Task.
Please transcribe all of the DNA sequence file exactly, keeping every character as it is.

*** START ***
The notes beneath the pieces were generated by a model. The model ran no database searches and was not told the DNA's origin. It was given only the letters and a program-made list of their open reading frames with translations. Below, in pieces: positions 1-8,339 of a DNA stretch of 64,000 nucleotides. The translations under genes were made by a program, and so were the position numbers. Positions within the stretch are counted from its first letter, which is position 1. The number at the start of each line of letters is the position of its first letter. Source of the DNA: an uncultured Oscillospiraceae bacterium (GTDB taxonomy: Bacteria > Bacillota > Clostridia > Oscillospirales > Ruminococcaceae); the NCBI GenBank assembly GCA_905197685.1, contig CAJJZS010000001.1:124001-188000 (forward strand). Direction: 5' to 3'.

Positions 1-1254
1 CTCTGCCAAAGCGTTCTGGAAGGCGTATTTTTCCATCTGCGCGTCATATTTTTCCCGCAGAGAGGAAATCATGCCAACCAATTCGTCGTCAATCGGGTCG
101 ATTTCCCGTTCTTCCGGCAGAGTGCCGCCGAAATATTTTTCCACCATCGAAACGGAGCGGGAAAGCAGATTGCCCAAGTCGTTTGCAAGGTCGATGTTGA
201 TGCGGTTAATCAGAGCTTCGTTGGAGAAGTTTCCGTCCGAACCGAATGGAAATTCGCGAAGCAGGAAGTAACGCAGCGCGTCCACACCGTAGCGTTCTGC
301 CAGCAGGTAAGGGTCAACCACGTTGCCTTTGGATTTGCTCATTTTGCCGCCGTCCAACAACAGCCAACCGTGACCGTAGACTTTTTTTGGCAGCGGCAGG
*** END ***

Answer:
The notes beneath the pieces were generated by a model. The model ran no database searches and was not told the DNA's origin. It was given only the letters and a program-made list of their open reading frames with translations. Below, in pieces: positions 1-8,339 of a DNA stretch of 64,000 nucleotides. The translations under genes were made by a program, and so were the position numbers. Positions within the stretch are counted from its first letter, which is position 1. The number at the start of each line of letters is the position of its first letter. Source of the DNA: an uncultured Oscillospiraceae bacterium (GTDB taxonomy: Bacteria > Bacillota > Clostridia > Oscillospirales > Ruminococcaceae); the NCBI GenBank assembly GCA_905197685.1, contig CAJJZS010000001.1:124001-188000 (forward strand). Direction: 5' to 3'.

Positions 1-1254
1 CTCTGCCAAAGCGTTCTGGAAGGCGTATTTTTCCATCTGCGCGTCATATTTTTCCCGCAGAGAGGAAATCATGCCAACCAATTCGTCGTCAATCGGGTCG
101 ATTTCCCGTTCTTCCGGCAGAGTGCCGCCGAAATATTTTTCCACCATCGAAACGGAGCGGGAAAGCAGATTGCCCAAGTCGTTTGCAAGGTCGATGTTGA
201 TGCGGTTAATCAGAGCTTCGTTGGAGAAGTTTCCGTCCGAACCGAATGGAAATTCGCGAAGCAGGAAGTAACGCAGCGCGTCCACACCGTAGCGTTCTGC
301 CAGCAGGTAAGGGTCAACCACGTTGCCTTTGGATTTGCTCATTTTGCCGCCGTCCAACAACAGCCAACCGTGACCGTAGACTTTTTTTGGCAGCGGCAGG